As with the three-wheeled rollers, tandem rollers prior to the S-series are identified by weight in this guide.
Pneumatic roller designations were equally confusing; Galion literature typically identified the pneumatic roller only as “9 wheel 12 ton Pneumatic Roller.” One manual identifies the roller in this fashion on the cover, yet gives model designation “9P2G” in the serial number identification section of the manual.
Paint and lettering:
In the years just prior to the Dresser takeover, Galion products were lettered with upper-case block “GALION” lettering, with a white background and a thin black border. When the Galion name was restored by Komatsu-Dresser c. 1992, the same lettering style was reintroduced, albeit in a slightly italicized format, with the letters leaning slightly to the right.
Publication numbering and dating:
The letter suffix used with publication numbers is a serial indicating revisions. For instance, 539A replaced 539, and was in turn replaced by 539B. This series was continued by Dresser at least until Sep 1986.
Publication numbers including a five-letter alpha prefix are from the years of Komatsu-Dresser ownership.
Most Galion publications bear a publication date.
Galion published its own literature and manuals in-house. It should be noted that most Galion manuals and parts books were punched for three-ring binders and bound with screws. This format was used on all manuals and parts books in this collection, except as noted otherwise, and was continued by Dresser in certain cases.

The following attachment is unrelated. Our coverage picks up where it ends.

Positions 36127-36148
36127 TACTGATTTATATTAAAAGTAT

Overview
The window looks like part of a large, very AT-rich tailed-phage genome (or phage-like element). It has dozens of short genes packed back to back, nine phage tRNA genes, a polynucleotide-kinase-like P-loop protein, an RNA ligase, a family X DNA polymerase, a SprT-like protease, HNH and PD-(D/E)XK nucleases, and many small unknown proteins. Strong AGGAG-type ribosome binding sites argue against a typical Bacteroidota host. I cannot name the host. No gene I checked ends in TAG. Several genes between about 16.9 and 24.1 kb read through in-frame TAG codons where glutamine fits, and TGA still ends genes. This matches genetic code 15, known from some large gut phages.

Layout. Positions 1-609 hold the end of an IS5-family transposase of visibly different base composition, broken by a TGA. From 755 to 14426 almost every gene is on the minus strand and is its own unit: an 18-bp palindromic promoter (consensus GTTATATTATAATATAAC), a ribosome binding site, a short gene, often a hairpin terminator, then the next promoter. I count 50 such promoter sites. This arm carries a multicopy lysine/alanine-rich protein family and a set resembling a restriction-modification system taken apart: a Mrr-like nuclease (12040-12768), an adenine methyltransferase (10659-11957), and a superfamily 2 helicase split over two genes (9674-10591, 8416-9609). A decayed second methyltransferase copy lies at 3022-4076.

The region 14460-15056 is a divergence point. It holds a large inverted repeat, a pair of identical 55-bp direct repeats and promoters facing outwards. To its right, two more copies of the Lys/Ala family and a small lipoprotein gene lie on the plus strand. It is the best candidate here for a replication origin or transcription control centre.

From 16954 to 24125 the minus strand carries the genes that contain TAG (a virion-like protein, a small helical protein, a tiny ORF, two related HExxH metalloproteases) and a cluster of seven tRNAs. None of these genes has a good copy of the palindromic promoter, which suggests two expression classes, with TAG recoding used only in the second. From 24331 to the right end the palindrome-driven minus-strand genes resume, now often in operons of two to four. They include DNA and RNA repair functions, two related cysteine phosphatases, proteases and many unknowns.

Access Restrictions: There are no restrictions on this collection.
Physical Access Note: Many records in Group 1 Series 1 Subseries 1 are in poor physical condition.
This is an artificial collection comprised of records from multiple accessions. The majority of these records were solicited and received by Christopher Metzger from the former Galion Iron Works plant in Galion, Ohio during the 1990s. Mr. Metzger provided considerable additional information for this guide.
Additional records have been added from:
• Judd Griffith Collection, Accession 2000-0113 (received Sep 22 2000).
• Donald W. Frantz Collection, Accession 2005-0150 (received Dec 31, 2005). Filed with his collection per his request.
PROCESSING NOTES FOR SLIDES TRANSFERRED FROM CAROUSELS TO STABLE PAGES, JUNE 2005
Slides for the various profilers (planers) were found freely intermingled in several carousels and, often, loose in boxes. The carousels and boxes were labeled as follows:
• Planer Program
• Road Planer Sales Presentation Tray 1 12-17-1983
• Road Planer Sales Presentation Tray 2
After examination, they were organized as follows:
• An incomplete presentation, Road Planer Sales Presentation Tray 1 12-17-1983, numbered 1 through 80 and filed in original order from the carousel. Additional slides were added to vacant spots from the carousel where numbering, subject and handwriting used for numbering made for logical matches.
• An incomplete presentation, numbered with a 2- prefix and sleeved by number. Many of these slides were in the Road Planer Sales Presentation Tray 2 carousel by number.
• An incomplete presentation, numbered with a 3- prefix and sleeved by number.
• An incomplete presentation, numbered 9A through 80A, found mostly in the RP30 slides and sleeved by number.
• An incomplete presentation, numbered 46 through 52, evidently a different presentation from above, found in the RP30 slides.
• An incomplete presentation, numbered 1 through 20, 72 and 74, sleeved by number, found in the RP60 slides.
• Slides apparently from a common roll of Instamatic slides, dated May 1979, sleeved by frame number, found in the RP60 slides.
• Slides of competitive products.
• Miscellaneous unidentifiable slides.